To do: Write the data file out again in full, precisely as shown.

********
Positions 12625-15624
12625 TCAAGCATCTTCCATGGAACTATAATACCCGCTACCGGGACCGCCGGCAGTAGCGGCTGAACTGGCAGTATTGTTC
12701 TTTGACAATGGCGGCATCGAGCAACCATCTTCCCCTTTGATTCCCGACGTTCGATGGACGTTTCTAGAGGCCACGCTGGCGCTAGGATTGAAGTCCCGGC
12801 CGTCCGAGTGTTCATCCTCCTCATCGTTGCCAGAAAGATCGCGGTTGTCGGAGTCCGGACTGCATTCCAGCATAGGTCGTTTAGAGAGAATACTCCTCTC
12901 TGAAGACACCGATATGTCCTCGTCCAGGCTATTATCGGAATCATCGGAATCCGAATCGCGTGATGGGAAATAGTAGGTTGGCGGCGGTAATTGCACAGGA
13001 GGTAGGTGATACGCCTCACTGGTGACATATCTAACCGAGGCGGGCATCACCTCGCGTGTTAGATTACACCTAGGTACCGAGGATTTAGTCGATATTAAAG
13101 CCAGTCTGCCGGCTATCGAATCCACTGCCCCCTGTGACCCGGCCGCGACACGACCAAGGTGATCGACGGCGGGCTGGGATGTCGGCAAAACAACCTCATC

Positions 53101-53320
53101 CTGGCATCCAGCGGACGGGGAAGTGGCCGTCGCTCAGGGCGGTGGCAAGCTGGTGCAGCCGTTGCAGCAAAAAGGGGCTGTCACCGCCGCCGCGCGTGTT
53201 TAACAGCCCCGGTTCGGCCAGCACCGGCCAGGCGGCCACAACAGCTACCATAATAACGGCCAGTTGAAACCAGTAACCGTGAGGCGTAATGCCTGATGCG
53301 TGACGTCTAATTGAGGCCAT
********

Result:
Positions 12625-15624
12625 TCAAGCATCTTCCATGGAACTATAATACCCGCTACCGGGACCGCCGGCAGTAGCGGCTGAACTGGCAGTATTGTTC
12701 TTTGACAATGGCGGCATCGAGCAACCATCTTCCCCTTTGATTCCCGACGTTCGATGGACGTTTCTAGAGGCCACGCTGGCGCTAGGATTGAAGTCCCGGC
12801 CGTCCGAGTGTTCATCCTCCTCATCGTTGCCAGAAAGATCGCGGTTGTCGGAGTCCGGACTGCATTCCAGCATAGGTCGTTTAGAGAGAATACTCCTCTC
12901 TGAAGACACCGATATGTCCTCGTCCAGGCTATTATCGGAATCATCGGAATCCGAATCGCGTGATGGGAAATAGTAGGTTGGCGGCGGTAATTGCACAGGA
13001 GGTAGGTGATACGCCTCACTGGTGACATATCTAACCGAGGCGGGCATCACCTCGCGTGTTAGATTACACCTAGGTACCGAGGATTTAGTCGATATTAAAG
13101 CCAGTCTGCCGGCTATCGAATCCACTGCCCCCTGTGACCCGGCCGCGACACGACCAAGGTGATCGACGGCGGGCTGGGATGTCGGCAAAACAACCTCATC

Positions 53101-53320
53101 CTGGCATCCAGCGGACGGGGAAGTGGCCGTCGCTCAGGGCGGTGGCAAGCTGGTGCAGCCGTTGCAGCAAAAAGGGGCTGTCACCGCCGCCGCGCGTGTT
53201 TAACAGCCCCGGTTCGGCCAGCACCGGCCAGGCGGCCACAACAGCTACCATAATAACGGCCAGTTGAAACCAGTAACCGTGAGGCGTAATGCCTGATGCG
53301 TGACGTCTAATTGAGGCCAT